•  » » » 4 months ago, # ^ |   +18 Thanks, you are right! So the probability of finding the maximum XOR value after a single shuffle is $2^N \frac{N!}{(2 N)!}$ and if $K$ is the total number of shuffles, then the probability of failing a single testcase can be calculated as $P_{fail} = (1 - 2^N \frac{N!}{(2 N)!})^K$But now the number of shuffle trials that can be performed without exceeding the time limit actually plays a major role. In my submission the value of $K=5833915$ and the failure probability for a single worst possible testcase can be calculated as 5.6%. Such worst possible testcase can be constructed using this Ruby testcase generator, the expected correct answer is 2^N-1 or 255 for N=8puts n = 8 a = (2 * n).times.map { [0] * (2 * n) } (2 * n).times.to_a.shuffle.each_slice(2).with_index do |x, idx| i, j = x.sort a[i][j] = 1 << idx end (2 * n - 1).times do |row| puts a[row].slice(2 * n - (2 * n - 1 - row), (2 * n - 1 - row)).join(" ") end  Generated testcase example for N=88 0 0 4 0 0 0 0 0 0 0 0 0 0 0 0 0 0 0 64 0 0 0 0 0 0 0 0 0 0 0 0 0 0 0 128 0 0 0 0 0 0 0 0 0 0 0 0 0 0 0 0 0 0 0 0 0 0 0 0 0 2 0 0 0 0 0 0 0 0 0 0 0 0 0 0 0 0 0 0 0 0 32 0 0 0 16 0 0 0 0 0 0 0 0 0 0 0 0 0 0 0 0 0 0 0 0 0 0 8 0 0 0 0 0 0 0 1 0 0 0 A 5.6% failure chance per testcase isn't very encouraging, though it's unlikely that all 28 testscases from the AtCoder's set are stressing the worst possible scenario. So I got my AC verdict on the 3rd attempt during the contest. This wouldn't work well on Codeforces because of system tests (or because of 12 hours of hacking in education rounds). But AtCoder has its own rules.Increasing the number of tried random shuffles can drastically reduce the chance of failure. Even for $K=10000000$ the probability of failure per worst testcase already drops to 0.72%. This makes improving the performance of random shuffles really important. Appears that the default Mersenne Twister PRNG from the standard D language library is far from optimal. Replacing it with jsf64 can make the whole thing more than twice faster, but that's a good topic for a separate blog post.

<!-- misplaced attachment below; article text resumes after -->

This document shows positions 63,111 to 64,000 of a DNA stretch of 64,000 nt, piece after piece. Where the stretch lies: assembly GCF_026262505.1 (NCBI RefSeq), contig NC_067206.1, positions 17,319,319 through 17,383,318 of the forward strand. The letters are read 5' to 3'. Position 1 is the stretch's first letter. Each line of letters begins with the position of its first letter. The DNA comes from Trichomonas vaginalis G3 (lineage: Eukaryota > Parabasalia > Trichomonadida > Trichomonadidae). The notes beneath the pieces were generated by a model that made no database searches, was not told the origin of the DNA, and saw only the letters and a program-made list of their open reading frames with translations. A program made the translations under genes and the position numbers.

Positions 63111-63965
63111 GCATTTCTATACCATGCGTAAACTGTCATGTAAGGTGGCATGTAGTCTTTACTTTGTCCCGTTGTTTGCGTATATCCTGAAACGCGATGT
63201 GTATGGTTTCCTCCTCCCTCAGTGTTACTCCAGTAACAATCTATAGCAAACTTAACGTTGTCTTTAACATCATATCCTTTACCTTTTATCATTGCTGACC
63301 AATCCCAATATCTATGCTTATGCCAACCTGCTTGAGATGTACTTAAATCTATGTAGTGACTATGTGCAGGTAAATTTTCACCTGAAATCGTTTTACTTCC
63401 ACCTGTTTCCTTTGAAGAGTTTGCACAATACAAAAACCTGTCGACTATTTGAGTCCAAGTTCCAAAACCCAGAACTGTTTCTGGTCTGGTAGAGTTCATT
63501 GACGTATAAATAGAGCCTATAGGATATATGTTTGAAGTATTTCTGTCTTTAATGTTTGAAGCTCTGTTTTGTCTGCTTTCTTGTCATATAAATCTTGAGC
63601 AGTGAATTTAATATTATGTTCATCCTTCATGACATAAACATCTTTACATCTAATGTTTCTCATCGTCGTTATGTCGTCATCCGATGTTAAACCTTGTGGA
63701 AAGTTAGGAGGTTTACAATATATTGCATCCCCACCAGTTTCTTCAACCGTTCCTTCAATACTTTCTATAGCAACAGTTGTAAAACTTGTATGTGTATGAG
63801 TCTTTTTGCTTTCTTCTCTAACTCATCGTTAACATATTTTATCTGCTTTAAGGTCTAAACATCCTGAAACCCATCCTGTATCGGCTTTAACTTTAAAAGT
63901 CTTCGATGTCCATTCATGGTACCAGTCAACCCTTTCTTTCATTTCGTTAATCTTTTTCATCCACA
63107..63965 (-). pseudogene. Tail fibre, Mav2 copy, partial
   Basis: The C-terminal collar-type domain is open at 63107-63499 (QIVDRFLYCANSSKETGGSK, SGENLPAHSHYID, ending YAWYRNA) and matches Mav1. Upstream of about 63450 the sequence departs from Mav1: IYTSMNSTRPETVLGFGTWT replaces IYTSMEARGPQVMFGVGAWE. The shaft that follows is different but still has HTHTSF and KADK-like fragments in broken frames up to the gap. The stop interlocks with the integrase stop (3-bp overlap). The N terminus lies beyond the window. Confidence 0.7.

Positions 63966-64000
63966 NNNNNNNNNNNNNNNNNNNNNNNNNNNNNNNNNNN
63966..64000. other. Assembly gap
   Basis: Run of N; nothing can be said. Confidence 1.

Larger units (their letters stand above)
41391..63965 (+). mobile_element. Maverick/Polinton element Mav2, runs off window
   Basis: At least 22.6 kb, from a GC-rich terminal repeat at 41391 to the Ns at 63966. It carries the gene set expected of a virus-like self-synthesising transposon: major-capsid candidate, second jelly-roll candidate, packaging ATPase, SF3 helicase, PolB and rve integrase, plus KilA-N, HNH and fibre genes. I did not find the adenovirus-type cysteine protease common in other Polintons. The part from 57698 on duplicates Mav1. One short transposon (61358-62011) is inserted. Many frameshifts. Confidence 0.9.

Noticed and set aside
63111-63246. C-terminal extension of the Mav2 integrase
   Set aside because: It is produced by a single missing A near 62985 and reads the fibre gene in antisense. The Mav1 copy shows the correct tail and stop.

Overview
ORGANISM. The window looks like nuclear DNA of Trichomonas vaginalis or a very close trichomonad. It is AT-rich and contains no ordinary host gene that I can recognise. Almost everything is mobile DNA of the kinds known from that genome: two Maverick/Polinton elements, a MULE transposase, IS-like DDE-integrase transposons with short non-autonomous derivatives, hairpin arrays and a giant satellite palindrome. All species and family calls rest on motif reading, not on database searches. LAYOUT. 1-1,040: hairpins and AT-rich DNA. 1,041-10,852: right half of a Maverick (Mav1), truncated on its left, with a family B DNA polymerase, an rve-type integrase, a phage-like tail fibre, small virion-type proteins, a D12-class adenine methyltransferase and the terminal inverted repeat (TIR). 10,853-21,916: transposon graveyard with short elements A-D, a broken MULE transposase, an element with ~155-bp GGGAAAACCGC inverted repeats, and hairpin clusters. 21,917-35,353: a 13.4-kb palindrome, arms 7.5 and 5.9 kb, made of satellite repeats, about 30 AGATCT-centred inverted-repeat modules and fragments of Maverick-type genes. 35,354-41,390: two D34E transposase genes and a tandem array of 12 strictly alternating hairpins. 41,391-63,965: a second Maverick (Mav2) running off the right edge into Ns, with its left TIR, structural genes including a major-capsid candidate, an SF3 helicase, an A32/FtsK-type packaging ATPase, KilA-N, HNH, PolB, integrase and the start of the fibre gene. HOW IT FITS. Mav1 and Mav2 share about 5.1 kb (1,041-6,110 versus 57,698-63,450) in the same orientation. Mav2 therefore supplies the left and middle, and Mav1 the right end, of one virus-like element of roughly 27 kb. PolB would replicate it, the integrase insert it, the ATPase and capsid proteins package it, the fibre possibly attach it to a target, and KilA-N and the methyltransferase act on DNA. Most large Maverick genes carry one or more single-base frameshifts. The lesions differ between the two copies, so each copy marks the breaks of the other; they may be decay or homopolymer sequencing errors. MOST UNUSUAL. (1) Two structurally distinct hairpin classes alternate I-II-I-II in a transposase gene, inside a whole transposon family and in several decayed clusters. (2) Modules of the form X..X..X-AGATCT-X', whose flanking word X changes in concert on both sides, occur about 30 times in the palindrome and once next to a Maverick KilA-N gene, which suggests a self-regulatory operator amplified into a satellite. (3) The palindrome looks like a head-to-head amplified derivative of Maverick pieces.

•  » » » » 4 months ago, # ^ |   +1 Is random shuffle $O(n)$? If yes, you can just swap $2$ random elements instead of doing random shuffle of the whole array.
•  » » » » » 4 months ago, # ^ |   +8 Yes, I was doing a 15-elements array shuffle each time and this was indeed excessive. Thanks again for a very useful hint!Changed the code to do only 2 random elements swap per iteration and reworked XOR updates to make them $O(1)$ too. Everything is much faster now. Additionally I found this very interesting blog: https://www.pcg-random.org/posts/bounded-rands.html (and borrowed their optimized bounded_rand implementation). Benchmarks: K=30M iterations, standard libraries only: GNU C++ 1507 ms, Clang++ TLE, LDC 766 ms, GDC 960 ms, DMD 1163 ms K=30M iterations, jsf32 prng, unbiased bounded_rand: GNU C++ 259 ms, Clang++ 199 ms, LDC 210 ms, GDC 202 ms, DMD 352 ms K=300M iterations, jsf32 prng, biased bounded_rand: GNU C++ 1796 ms, Clang++ 1710 ms, LDC 1614 ms, GDC 1687 ms The solution is now fast enough to even handle N=9 (0.4% probability to fail a testcase with K=350M iterations). Standard D and C++ prng libraries are very slow (3x-6x times slower than necessary!) and this was a big unpleasant surprise. Looks like having a custom code template makes a lot of sense for prng heavylifting.
 » 4 months ago, # |   +3 Problem G is very similar to the problem (USACO 2007 Nov. Gold) Cow Relays. Just changing a bit of the program can lead to AC problem G.
 » 4 months ago, # |   +12 Please make TestCases public :)
•  » » 4 months ago, # ^ |   0 I think they haven't update testcases since abc233. Link
 » 4 months ago, # |   +3 Almost similar problem to E: https://codeforces.com/contest/1486/problem/D
 » 4 months ago, # |   0 In problem F, I couldn't understand from the editorial how are we checking if a certain hotness can be obtained from some elements of S in O(N) time. Any help?
•  » » 4 months ago, # ^ |   0